Dateline: June 2, 2001

This is the weekly electronic information service of the International Network of Engineers and Scientists for Global Responsibility

Editor: Tobias Damjanov, e-mail:   
INES homepages: http://inesglobal.org       http://www.inesglobal.com/
INES International Office   
INES Chair: Prof. Armin Tenner    [Please note that the first "1" in q18 is the number one, while the last "l" is a "L"]

CONTENTS of WNII No. 22/2001


2001 INES Council Feedback

INES Berlin Declaration on Ballistic Missile Defence and the ABM Treaty

The Council of the International Network of Engineers and Scientists for Global Responsibility, meeting in Berlin, May 25-27, 2001, expresses its strong opposition to U.S. plans to deploy ballistic missile defences that would violate or abrogate the Anti-Ballistic Missile (ABM) Treaty.

Such deployment would be highly destabilizing, leading to renewed nuclear arms races, to the weaponization of space and to the increased danger of nuclear war.

We urge scientists and engineers throughout the world to raise their voices in opposition to the deployment of ballistic missile defences and in support of efforts to eliminate nuclear arsenals.

We believe that work on ballistic missile defences, as on improvement of nuclear weapons and other weapons of mass destruction, is misguided and unethical. We urge scientists and engineers to withhold their skills from such efforts and to contribute to the verified elimination of nuclear and other weapons of mass destruction.

We further urge people and governments to actively support the preservation of the Anti-Ballistic Missile Treaty and the elimination of nuclear weapons and to actively oppose deployment of ballistic missile defences and the weaponization of space.

Keep in Touch ! Mentoring Programme By Sandra Striewski < >

During the last couple of years the gap between the numbers of older and younger members in INES gave raise to concern, leading to an intense debate on measures as how to increase the number of junior engineers and scientists. Beyond the sheer numbers, this also includes promoting younger engineers and scientists to actively take responsibility within INES (juvenalisation). Continuing this process without losing the experience and knowledge of the senior members who in the process give up part of their responsibilities will be one of the further challenges in INES. In order to initiate the transfer of this knowledge I suggest a Mentoring (or Tutor) Programme. In this Mentoring Programme the senior members of INES are asked to offer some time to exchange not only knowledge but also wisdom and experiences with one of the junior members. The person volunteering to do so should have time to discuss, to answer questions (mutually, accepting being called into question) and for story telling or any other way of sharing experience by using a wide variety of communication ways and about any topic they want to.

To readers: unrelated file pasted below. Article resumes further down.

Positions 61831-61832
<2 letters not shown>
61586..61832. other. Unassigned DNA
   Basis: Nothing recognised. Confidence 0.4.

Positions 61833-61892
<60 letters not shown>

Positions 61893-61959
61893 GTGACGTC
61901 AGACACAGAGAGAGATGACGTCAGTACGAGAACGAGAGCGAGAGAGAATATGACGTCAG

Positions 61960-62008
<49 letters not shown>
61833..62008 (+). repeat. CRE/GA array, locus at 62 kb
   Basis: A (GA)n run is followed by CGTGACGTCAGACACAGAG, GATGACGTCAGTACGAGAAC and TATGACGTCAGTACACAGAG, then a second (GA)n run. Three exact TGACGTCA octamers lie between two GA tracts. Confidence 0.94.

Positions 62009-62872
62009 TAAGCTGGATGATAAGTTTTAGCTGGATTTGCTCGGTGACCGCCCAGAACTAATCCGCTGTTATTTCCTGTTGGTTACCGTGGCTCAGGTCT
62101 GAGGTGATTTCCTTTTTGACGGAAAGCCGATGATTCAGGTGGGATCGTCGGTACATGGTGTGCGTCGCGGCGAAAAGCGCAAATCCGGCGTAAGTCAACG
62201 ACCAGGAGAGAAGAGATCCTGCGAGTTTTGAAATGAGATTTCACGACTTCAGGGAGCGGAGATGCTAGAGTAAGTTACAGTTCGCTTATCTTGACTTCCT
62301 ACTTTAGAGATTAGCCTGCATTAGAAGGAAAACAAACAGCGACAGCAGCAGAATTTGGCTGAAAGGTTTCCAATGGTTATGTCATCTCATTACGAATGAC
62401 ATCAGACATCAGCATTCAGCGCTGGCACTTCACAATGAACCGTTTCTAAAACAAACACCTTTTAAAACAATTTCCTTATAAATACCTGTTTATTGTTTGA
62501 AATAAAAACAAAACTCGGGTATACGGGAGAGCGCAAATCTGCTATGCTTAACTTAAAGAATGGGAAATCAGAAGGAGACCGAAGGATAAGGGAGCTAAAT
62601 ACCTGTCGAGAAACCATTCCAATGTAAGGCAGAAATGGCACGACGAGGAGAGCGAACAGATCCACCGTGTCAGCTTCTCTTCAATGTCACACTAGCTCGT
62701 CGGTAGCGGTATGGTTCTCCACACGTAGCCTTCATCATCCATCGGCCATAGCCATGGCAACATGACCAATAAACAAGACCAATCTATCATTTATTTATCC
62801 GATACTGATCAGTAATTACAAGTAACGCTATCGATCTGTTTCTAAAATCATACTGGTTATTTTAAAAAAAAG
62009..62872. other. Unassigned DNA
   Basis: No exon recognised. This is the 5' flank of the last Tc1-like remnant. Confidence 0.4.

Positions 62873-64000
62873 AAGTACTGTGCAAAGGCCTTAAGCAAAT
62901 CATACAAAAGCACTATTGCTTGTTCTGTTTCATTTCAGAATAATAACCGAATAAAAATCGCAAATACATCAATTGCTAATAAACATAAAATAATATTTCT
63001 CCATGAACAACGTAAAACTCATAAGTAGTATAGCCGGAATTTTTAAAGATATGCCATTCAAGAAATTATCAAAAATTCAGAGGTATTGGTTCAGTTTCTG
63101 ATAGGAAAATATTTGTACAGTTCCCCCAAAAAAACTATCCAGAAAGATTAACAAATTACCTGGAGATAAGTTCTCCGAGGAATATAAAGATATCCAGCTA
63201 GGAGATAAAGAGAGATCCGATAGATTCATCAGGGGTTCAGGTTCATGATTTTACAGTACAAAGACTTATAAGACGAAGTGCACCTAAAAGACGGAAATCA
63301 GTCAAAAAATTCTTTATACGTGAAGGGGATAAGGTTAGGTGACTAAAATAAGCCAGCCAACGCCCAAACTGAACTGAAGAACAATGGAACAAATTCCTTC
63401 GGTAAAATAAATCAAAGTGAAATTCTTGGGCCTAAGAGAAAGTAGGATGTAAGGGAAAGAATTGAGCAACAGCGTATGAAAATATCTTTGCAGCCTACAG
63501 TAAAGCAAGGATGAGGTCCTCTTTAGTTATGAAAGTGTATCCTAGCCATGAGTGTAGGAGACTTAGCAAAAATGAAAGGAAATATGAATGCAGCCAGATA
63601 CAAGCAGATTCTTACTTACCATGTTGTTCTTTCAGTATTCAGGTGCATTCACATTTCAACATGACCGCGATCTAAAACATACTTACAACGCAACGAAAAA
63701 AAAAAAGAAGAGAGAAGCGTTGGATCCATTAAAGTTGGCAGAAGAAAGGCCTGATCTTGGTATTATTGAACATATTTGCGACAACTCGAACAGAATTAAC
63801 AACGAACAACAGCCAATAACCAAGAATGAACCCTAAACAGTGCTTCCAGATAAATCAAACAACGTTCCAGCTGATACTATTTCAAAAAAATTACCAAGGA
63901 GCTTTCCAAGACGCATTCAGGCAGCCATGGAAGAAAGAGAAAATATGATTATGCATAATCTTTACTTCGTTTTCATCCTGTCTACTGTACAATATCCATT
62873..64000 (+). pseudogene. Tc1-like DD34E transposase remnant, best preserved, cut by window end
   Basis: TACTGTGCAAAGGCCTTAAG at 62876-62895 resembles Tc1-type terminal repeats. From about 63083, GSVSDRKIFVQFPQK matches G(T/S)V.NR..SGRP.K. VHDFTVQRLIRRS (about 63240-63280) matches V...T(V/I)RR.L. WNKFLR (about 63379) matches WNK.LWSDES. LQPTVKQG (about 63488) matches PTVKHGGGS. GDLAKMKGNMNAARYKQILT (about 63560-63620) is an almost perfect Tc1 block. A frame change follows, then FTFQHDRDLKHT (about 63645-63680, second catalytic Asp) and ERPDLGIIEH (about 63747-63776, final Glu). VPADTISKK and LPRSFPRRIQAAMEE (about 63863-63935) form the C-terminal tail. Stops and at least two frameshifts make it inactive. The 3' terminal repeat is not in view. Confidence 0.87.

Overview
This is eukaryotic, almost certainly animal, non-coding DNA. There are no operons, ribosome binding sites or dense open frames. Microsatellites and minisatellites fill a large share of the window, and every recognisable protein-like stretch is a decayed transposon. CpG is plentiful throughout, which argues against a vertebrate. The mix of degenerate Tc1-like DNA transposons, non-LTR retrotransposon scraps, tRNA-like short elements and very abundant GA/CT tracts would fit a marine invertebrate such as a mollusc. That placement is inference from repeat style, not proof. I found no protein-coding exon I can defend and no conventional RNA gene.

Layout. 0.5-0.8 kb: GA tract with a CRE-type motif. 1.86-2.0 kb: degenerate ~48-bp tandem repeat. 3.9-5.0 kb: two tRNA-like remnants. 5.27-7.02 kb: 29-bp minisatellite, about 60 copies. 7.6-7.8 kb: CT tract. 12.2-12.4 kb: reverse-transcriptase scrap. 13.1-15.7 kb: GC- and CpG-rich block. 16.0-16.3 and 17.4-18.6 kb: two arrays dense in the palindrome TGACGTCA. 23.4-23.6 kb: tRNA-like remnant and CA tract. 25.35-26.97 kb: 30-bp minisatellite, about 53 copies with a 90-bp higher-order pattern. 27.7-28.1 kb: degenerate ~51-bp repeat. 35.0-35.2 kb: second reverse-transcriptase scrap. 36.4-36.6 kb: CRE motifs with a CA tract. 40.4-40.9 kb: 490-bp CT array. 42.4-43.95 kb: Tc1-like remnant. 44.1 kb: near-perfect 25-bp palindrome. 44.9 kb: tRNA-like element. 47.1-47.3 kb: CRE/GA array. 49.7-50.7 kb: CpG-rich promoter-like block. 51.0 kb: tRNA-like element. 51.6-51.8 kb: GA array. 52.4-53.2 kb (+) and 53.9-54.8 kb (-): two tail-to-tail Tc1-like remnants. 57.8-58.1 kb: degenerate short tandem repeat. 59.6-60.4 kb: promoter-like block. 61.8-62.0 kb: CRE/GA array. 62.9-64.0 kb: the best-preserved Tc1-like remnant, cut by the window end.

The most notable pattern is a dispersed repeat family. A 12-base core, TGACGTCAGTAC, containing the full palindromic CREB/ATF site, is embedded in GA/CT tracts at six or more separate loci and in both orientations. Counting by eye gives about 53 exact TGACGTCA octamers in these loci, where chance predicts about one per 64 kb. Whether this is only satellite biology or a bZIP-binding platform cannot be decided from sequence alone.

Regarding the implementation of the Mentoring Programme I suggest that the people who want to take part in the Programme send an email to Tobias Damjanov, Armin Tenner or me and we will send this list to all the Juniors who expressed their interest to participate. These will then contact the person they want to become their mentor. Such a Mentorship Programme within INES could strengthen and further develop the communication Within INES. Therefore I ask all the members of INES, junior and senior, to participate in this Mentoring Programme !

Perspectives for INES

Prior to this year's Council Meeting, Prof. Hartwig Spitzer had been asked by the INES Executive Committee to give a food-for-thought contribution at the Council meeting on the perspectives for INES. To do so, Prof. Spitzer mailed to all Council members the following questions as of mid-April this year:

1. In which areas and through which projects has INES really made a difference in the last years?

2. What are the strengths of the network? On which potential can be build?

3. Which are the weak points?

4. What can we do to strengthen the network internally? How can we expand its resource base? How can we attract more people who put expertise, time and commitment into INES projects?

5. How should and how can INES redirect its resources and priorities in order to have an impact as an NGO and as a network in the future?

As far as answers were forwarded by Mr. Spitzer, I as WNII editor have received responses from the following Council members: D. Krieger; L. Masperi; R. Braun; G. Harigel; G. Emde; H. El-Mously; O. Greene; A. Kuzmenko; A. Slater; Ch. Webb.

Upon request, I can make available the compilation of these responses as an rtf-formatted email attachment.

T. Damjanov WNII Editor

INESPE: New spokesperson

After the recent resignation of Daniel Dahm, Dr Hans-Jürgen Fischbeck is now the spokesperson of the International Network of Engineers and Scientists to Protect and Encourage Ethical Engagement (INESPE). Dr Fischbeck can be contacted by email via: < >